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Tuition, Debt, and Human Capital

System Working Paper 20-01 | Published February 12, 2020

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Authors

Rajashri Chakrabarti Federal Reserve Bank of New York

Vyacheslav Fos Boston College, Carroll School of Management

Andres Liberman NYU, Stern School of Business

Constantine Yannelis University of Chicago, Booth School of Business

Tuition, Debt, and Human Capital

Abstract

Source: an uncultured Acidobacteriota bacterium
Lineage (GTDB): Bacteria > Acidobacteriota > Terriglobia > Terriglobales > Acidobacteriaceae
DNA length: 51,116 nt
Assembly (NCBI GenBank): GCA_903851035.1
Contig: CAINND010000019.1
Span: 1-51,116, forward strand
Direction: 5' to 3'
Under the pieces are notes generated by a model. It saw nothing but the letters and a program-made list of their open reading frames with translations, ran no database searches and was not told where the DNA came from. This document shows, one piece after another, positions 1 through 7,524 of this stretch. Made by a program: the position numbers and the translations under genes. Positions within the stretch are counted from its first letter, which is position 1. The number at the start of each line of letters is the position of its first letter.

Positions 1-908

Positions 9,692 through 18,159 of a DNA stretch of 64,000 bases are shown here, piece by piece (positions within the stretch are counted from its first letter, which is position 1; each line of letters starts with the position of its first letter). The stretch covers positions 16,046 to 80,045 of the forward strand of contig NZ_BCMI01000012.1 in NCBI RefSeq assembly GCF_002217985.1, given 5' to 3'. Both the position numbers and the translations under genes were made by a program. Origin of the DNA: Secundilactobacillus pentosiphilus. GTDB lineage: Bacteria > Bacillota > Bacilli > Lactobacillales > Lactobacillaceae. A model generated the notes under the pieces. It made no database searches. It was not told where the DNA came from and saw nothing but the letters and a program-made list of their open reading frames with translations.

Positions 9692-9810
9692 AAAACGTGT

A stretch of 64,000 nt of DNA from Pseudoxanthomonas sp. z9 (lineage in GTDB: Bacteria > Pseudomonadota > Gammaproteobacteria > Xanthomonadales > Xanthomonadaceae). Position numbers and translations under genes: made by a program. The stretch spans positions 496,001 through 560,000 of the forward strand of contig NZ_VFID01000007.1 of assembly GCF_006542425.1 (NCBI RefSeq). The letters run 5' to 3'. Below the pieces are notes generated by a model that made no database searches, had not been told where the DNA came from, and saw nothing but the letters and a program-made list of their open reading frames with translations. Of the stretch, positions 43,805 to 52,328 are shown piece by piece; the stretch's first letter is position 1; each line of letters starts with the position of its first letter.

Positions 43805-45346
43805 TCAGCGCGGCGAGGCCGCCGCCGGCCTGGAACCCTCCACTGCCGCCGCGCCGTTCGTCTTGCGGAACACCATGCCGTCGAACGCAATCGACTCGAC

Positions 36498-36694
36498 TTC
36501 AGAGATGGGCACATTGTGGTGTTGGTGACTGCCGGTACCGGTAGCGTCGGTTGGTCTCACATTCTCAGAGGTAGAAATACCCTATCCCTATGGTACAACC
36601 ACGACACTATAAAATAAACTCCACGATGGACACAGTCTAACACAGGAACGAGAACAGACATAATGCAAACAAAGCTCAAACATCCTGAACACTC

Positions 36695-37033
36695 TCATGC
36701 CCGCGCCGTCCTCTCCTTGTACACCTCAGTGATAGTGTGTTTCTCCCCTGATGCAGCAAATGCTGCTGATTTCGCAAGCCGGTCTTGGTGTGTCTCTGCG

This paper investigates the effects of college tuition on student debt and human capital accumulation. We exploit data from a random sample of undergraduate students in the United States and implement a research design that instruments for tuition with relatively large changes to the tuition of students who enrolled at the same school in different cohorts. We find that $10,000 in higher tuition causally reduces the probability of graduating with a graduate degree by 6.2 percentage points and increases student debt by $2,961. Higher tuition also reduces the probability of obtaining an undergraduate degree among poorer, credit-constrained students. Thus, the relatively large increases in the price of education in the United States in the past decade can affect the accumulation of human capital.